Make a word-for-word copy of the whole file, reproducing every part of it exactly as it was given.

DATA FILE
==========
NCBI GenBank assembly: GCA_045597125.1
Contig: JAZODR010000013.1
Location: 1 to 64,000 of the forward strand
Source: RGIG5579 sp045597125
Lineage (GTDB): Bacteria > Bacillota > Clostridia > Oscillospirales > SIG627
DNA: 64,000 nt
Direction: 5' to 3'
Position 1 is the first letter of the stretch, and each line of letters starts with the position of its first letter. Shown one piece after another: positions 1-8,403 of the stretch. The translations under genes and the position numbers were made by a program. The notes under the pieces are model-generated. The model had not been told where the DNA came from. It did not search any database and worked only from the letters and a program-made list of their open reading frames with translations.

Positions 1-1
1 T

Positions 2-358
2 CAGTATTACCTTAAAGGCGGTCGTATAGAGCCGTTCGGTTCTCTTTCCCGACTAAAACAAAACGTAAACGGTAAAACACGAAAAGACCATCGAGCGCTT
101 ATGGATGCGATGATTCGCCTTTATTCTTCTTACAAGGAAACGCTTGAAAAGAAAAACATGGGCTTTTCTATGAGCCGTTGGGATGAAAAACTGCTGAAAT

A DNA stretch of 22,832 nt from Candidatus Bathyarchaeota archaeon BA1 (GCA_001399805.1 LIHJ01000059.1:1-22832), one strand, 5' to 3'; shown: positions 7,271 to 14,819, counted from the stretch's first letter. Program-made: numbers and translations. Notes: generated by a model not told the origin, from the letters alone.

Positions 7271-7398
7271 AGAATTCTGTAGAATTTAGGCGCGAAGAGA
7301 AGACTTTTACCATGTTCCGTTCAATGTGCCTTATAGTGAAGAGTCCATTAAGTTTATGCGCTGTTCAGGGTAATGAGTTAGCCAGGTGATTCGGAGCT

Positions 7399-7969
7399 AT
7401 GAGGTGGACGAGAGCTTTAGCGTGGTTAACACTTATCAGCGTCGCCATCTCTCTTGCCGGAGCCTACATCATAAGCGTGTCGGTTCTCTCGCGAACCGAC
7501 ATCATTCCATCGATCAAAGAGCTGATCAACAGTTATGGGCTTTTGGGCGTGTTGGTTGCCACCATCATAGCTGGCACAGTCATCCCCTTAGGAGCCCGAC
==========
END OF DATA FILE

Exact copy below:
NCBI GenBank assembly: GCA_045597125.1
Contig: JAZODR010000013.1
Location: 1 to 64,000 of the forward strand
Source: RGIG5579 sp045597125
Lineage (GTDB): Bacteria > Bacillota > Clostridia > Oscillospirales > SIG627
DNA: 64,000 nt
Direction: 5' to 3'
Position 1 is the first letter of the stretch, and each line of letters starts with the position of its first letter. Shown one piece after another: positions 1-8,403 of the stretch. The translations under genes and the position numbers were made by a program. The notes under the pieces are model-generated. The model had not been told where the DNA came from. It did not search any database and worked only from the letters and a program-made list of their open reading frames with translations.

Positions 1-1
1 T

Positions 2-358
2 CAGTATTACCTTAAAGGCGGTCGTATAGAGCCGTTCGGTTCTCTTTCCCGACTAAAACAAAACGTAAACGGTAAAACACGAAAAGACCATCGAGCGCTT
101 ATGGATGCGATGATTCGCCTTTATTCTTCTTACAAGGAAACGCTTGAAAAGAAAAACATGGGCTTTTCTATGAGCCGTTGGGATGAAAAACTGCTGAAAT

A DNA stretch of 22,832 nt from Candidatus Bathyarchaeota archaeon BA1 (GCA_001399805.1 LIHJ01000059.1:1-22832), one strand, 5' to 3'; shown: positions 7,271 to 14,819, counted from the stretch's first letter. Program-made: numbers and translations. Notes: generated by a model not told the origin, from the letters alone.

Positions 7271-7398
7271 AGAATTCTGTAGAATTTAGGCGCGAAGAGA
7301 AGACTTTTACCATGTTCCGTTCAATGTGCCTTATAGTGAAGAGTCCATTAAGTTTATGCGCTGTTCAGGGTAATGAGTTAGCCAGGTGATTCGGAGCT

Positions 7399-7969
7399 AT
7401 GAGGTGGACGAGAGCTTTAGCGTGGTTAACACTTATCAGCGTCGCCATCTCTCTTGCCGGAGCCTACATCATAAGCGTGTCGGTTCTCTCGCGAACCGAC
7501 ATCATTCCATCGATCAAAGAGCTGATCAACAGTTATGGGCTTTTGGGCGTGTTGGTTGCCACCATCATAGCTGGCACAGTCATCCCCTTAGGAGCCCGAC